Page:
Subtitles should no longer be a barrier
“Once you overcome the one-inch-tall barrier of subtitles, you will be introduced to so many more amazing films.”
That’s a quote from South Korean director Bong Joon-Ho at the Golden Globes last month as he accepted the award for Best Foreign Language Film. His latest film “Parasite” garnered the honor.
“Parasite” made history later at the Academy Awards this month, taking home the Oscars for Best Original Screenplay and Best Picture, the first time a film in a language other than English had received the award. Bong Joon-Ho also racked up the Oscar for Best Director while he was there too. (Full disclosure: I haven’t seen the movie, but might have gone to see it if any nearby theater had been playing it.)
With all the online buzz about “Parasite,” I’ve also seen a lot of chatter lately about the old “subs vs. dubs” argument. That is, should you watch a film or TV show in its original language with subtitles or should you watch it with an English voiceover?
I, personally, am no stranger to subtitles. I remember watching Spanish movies in Spanish class in high school. One of my college roommates loved Bollywood movies from India, so we’d rent a couple from the school library and watch them in our free time. And, of course, regular readers of this column ought to know by now I’ve been watching anime (Japanese cartoons) for almost half my life.
I even cut on the subtitles when I’m watching things in English. It’s especially helpful when I’m watching something featuring a thick accent, and it means I don’t have to turn the volume up very loud. And, perhaps this is just a very specific personal thing, but I like that English subtitles also let me know the correct spelling of character and place names.
People who argue against using subtitles say they’re distracting, that it’s hard to read the words and focus on what’s happening on screen as well. But in my experience, the more you read subtitles, the easier it is. Half the time, I’m barely even aware I’m reading subtitles when I watch something. So yeah, maybe it takes a little bit of practice, but like riding a bike it’s not a skill you ever forget.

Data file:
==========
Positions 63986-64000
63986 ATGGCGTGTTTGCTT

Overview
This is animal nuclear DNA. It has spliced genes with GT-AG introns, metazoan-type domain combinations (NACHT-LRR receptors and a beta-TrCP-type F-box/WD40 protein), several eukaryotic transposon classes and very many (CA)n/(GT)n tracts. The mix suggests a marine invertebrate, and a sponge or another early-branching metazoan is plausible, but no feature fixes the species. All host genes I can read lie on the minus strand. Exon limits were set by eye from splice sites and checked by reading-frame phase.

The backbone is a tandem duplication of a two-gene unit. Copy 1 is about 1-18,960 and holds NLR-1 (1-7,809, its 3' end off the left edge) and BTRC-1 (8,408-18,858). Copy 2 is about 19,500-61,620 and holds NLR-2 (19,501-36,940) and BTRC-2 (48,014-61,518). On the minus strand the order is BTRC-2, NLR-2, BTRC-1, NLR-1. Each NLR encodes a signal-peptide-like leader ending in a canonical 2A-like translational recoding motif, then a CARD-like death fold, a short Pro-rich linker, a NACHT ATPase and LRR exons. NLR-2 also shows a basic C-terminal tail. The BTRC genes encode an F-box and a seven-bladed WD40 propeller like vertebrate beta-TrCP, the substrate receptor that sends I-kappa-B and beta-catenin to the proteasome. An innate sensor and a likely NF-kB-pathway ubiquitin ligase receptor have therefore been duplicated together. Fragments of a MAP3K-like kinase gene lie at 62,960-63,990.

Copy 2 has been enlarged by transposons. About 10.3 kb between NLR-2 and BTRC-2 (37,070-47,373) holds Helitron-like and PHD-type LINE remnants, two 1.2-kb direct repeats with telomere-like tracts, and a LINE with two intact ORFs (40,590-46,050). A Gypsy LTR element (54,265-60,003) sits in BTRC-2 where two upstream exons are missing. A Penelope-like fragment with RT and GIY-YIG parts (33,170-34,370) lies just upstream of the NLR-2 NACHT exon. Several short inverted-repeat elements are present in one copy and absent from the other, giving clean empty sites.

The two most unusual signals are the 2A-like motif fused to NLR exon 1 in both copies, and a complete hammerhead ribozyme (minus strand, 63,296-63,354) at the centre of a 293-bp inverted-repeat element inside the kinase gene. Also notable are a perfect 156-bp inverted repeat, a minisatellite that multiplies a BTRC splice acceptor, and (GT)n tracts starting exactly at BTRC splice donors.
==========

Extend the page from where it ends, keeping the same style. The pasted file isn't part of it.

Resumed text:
Another point in favor of subtitles: sometimes things get lost in translation. For example, I’ve watched Stephen Chow’s “Kung Fu Hustle” movie several times (it’s a good comedy) in both the English dub and the original Cantonese with subtitles. At one point in the Cantonese version, a character says dramatically in English “what are you prepared to do?” to which another character in the scene replies “we can’t understand what you’re saying!” The joke gets lost in the English dub because they’re all speaking the same language.
There are certainly merits to using either method of subtitling or dubbing over in English. Subtitles are particularly helpful for people who are hard of hearing, while dubs are good for the visually impaired. So I think it’s kind of silly to argue over which one is better because ultimately both methods bring more media to your fingertips.
Back to director Bong Joon-Ho’s original point: there’s a whole world of films (and television) out there, and the fact that we need subtitles to watch them shouldn’t be a deterrent. It’s easier and easier these days to get access to movies from around the world, and I’m certainly grateful for that.
The next time you want to complain that there’s never anything good on TV or the Hollywood box office is full of boring sequels and remakes, try branching out to something with subtitles. Maybe you’ll find something new to love!
Holly Taylor is a Staff Writer at Roanoke-Chowan Publications. Contact her at firstname.lastname@example.org or 252-332-7206.